Vopnafjörður, a town on the eastern part of Kolbeinstangi spit, has its roots as a trading centre from times long past, and at the end of the 19th century a village began forming. An adjacent heath is the locale for many of novelist Gunnar Gunnarsson's (1889-1975) works. At the 100th anniversary of the writer's birthday in 1989, a memorial to him was unveiled in Vopnafjörður: a bust by sculptor Sigurjón Ólafsson. Some of the countryís best-known salmon fishing rivers are in the vicinity of Vopnafjörður, and there is a local museum at Bustafell where the same family has lived for about 500 years.


Farm and folk museum in Hofsárdalur valley, Vopnafjörður: an extremely well-preserved old turf building. The turfhouse farm is originally from 1770, but has been extended and renovated inside for every generation since that time. The house was lived in until 1966 but the National Museum has owned the building since 1942. The Old Artefact Museum mainly consists of artefacts which originally belong in the building and other artefacts. A café and sanitary facilities are located behind the old farmhouse.


is a mountain range located between Vopnafjörður and Jökulsárhlíð. It is composed of tall and steep mountains, rising to a height of some 1,250 metres. North of the Smjörfjöll range is Hellisheiði heath, over which the road between Vopnafjörður and Hérað lies. The heath receives heavy snowfall in winter and the road is high, some 730 metres, making it one of the highest mountain roads in the country. From the heath a stunning view to all directions is visible.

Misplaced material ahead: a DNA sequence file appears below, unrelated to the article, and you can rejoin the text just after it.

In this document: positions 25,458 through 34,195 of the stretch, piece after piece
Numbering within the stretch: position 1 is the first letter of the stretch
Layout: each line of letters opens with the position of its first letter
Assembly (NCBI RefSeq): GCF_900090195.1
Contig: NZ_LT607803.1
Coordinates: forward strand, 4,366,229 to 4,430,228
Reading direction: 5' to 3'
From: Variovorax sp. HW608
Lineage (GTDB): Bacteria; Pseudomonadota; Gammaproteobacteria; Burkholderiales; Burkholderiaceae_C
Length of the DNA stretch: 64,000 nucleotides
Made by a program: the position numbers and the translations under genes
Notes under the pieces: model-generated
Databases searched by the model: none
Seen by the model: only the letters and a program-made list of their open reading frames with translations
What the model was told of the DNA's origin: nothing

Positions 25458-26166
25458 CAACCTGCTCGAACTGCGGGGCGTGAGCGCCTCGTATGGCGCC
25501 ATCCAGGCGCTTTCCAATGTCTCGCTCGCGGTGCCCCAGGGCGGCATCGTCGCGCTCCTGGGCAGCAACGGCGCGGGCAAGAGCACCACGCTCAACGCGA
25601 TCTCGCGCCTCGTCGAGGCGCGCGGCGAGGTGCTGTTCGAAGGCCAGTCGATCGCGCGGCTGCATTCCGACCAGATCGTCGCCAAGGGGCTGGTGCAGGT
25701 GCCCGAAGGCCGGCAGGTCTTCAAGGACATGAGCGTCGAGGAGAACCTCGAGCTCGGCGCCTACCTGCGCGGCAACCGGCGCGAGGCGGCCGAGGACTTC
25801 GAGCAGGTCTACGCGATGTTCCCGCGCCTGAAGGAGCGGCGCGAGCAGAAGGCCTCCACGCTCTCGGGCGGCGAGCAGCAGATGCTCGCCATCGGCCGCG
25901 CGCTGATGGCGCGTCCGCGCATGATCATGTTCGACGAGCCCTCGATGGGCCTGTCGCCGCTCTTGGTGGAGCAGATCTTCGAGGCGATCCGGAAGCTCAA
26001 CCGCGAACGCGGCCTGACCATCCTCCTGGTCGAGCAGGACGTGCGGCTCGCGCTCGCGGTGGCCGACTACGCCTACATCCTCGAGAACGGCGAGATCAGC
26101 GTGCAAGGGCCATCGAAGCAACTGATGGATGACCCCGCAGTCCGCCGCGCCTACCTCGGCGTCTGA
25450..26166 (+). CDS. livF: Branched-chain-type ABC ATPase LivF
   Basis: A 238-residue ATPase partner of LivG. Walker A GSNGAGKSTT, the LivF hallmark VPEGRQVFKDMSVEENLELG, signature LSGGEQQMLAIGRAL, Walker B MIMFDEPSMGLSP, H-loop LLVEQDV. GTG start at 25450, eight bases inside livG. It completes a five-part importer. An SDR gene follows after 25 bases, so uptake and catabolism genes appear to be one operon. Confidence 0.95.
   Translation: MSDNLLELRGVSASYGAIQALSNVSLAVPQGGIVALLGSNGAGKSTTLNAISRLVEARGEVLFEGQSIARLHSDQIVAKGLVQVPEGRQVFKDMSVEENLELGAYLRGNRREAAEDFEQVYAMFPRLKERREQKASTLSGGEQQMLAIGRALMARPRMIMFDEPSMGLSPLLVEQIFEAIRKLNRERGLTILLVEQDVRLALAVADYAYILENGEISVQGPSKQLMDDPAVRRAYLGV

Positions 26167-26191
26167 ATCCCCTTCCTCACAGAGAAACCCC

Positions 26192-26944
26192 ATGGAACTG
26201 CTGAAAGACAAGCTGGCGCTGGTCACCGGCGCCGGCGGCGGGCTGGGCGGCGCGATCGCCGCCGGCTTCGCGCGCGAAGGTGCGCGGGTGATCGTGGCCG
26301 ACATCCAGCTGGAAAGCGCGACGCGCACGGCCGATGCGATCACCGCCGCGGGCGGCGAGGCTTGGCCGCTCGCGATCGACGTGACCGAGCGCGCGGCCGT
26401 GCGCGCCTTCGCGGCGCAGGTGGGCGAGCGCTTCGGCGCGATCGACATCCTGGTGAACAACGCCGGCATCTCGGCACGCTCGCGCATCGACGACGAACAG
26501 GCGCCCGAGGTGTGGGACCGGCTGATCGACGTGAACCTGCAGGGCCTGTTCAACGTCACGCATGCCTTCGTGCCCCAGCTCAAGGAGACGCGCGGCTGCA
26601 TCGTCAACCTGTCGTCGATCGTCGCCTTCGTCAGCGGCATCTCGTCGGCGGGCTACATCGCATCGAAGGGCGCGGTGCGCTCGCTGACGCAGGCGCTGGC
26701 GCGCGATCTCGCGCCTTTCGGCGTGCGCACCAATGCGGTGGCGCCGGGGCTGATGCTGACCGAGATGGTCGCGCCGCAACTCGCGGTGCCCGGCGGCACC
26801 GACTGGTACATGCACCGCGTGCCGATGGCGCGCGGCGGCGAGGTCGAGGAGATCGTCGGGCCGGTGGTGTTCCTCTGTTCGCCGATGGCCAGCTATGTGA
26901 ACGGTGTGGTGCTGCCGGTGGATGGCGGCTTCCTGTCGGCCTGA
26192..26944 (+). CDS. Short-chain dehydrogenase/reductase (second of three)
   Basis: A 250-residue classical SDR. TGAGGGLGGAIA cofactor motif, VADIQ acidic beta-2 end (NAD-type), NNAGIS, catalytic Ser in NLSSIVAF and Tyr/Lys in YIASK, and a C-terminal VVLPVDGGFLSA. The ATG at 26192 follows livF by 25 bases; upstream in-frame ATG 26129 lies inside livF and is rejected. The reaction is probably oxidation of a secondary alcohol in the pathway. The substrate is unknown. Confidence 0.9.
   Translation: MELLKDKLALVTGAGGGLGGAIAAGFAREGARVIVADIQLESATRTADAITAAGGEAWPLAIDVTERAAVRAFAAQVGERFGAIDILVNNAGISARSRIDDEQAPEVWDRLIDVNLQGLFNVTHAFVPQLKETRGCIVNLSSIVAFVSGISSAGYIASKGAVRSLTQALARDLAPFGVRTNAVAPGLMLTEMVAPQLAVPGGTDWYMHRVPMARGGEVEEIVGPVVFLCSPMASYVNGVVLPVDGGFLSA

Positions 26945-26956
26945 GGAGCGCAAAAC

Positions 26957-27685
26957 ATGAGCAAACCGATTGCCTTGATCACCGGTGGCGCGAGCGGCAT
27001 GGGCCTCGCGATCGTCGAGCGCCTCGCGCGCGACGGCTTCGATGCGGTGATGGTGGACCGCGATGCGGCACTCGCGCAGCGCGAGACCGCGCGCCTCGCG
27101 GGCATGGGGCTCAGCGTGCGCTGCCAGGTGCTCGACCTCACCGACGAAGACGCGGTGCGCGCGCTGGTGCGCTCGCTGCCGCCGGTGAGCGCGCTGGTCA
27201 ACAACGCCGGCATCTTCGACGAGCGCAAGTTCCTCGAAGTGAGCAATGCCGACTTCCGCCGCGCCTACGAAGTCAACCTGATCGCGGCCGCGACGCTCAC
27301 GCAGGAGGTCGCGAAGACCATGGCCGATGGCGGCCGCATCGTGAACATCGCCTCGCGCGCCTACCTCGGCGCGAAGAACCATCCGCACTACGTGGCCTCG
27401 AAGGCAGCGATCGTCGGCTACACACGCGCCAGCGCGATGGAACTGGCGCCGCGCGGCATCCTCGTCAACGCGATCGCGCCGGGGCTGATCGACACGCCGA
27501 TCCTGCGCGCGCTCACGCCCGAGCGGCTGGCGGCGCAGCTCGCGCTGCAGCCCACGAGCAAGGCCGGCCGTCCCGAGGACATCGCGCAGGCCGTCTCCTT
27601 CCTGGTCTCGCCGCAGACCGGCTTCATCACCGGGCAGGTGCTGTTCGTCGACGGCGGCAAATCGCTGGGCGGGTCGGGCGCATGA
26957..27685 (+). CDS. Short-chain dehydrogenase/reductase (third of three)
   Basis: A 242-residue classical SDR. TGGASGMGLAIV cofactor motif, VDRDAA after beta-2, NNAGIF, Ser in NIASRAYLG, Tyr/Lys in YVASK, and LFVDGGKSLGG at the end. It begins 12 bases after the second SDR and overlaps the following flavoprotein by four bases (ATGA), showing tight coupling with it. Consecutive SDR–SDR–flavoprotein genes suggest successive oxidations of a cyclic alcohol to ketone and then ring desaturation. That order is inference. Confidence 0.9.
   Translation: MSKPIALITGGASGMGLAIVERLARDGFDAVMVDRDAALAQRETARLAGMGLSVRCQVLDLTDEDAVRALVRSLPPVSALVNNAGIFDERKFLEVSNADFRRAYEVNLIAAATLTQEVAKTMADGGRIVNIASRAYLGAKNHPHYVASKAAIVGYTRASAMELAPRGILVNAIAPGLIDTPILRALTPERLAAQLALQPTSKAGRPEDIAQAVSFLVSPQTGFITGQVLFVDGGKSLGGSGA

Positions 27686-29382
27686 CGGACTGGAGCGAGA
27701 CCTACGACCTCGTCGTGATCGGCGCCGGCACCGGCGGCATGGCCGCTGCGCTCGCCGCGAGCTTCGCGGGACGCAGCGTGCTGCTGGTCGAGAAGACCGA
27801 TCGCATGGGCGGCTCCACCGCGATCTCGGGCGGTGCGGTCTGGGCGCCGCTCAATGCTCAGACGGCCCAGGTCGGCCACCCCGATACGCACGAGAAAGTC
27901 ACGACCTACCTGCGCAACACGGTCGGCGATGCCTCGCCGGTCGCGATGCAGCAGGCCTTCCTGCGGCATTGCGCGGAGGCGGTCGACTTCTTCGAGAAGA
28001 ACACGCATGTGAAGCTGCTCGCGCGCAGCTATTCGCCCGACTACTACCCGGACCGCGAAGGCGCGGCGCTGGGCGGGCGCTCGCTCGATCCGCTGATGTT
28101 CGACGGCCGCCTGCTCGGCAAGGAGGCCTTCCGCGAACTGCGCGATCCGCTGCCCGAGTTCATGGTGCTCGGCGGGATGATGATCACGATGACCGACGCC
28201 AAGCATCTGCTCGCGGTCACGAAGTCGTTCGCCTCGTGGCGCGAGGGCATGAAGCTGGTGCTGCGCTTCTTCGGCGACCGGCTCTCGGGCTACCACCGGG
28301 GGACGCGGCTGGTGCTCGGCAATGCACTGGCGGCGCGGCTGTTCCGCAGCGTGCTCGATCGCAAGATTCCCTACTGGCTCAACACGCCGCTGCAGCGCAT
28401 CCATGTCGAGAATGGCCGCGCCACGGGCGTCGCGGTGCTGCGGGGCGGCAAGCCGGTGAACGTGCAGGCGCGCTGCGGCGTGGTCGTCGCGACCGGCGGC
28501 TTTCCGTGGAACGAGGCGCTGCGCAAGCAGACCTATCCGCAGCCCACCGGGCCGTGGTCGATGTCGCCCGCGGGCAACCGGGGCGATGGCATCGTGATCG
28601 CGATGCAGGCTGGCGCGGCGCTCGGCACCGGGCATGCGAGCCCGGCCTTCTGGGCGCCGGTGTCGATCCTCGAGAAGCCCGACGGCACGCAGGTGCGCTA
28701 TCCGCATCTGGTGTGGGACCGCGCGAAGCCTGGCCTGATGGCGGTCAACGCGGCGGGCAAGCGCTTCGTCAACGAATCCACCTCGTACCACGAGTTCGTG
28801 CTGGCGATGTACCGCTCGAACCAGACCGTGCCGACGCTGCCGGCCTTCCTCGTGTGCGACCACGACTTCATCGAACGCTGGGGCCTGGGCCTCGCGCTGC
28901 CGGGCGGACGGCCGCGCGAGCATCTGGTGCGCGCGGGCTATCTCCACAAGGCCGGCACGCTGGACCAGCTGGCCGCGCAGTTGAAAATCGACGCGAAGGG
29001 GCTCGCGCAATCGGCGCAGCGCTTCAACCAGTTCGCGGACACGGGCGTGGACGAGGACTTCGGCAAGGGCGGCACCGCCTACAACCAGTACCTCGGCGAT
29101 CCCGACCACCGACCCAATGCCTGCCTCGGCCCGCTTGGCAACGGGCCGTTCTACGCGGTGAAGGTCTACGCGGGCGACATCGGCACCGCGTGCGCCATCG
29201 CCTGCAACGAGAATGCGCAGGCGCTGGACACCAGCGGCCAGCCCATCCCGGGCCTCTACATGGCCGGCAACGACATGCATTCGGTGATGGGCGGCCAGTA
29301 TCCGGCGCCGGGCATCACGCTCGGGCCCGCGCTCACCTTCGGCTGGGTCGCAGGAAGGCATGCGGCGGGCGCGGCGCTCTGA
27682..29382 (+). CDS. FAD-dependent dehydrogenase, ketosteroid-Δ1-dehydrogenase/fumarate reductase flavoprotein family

Fuglabjarganes headland is on the northern coast of Vopnafjörður is a scenic marked hiking path. The headland is on the border of Ljósaland and Hámundarstaðir frams, a marked hiking path from the Strandhafnarvegur road, along the river Fugla. The headland itself is an even plain with stone sheep fences, white beaches, rock caverns and pillars and magnificent cliffs.

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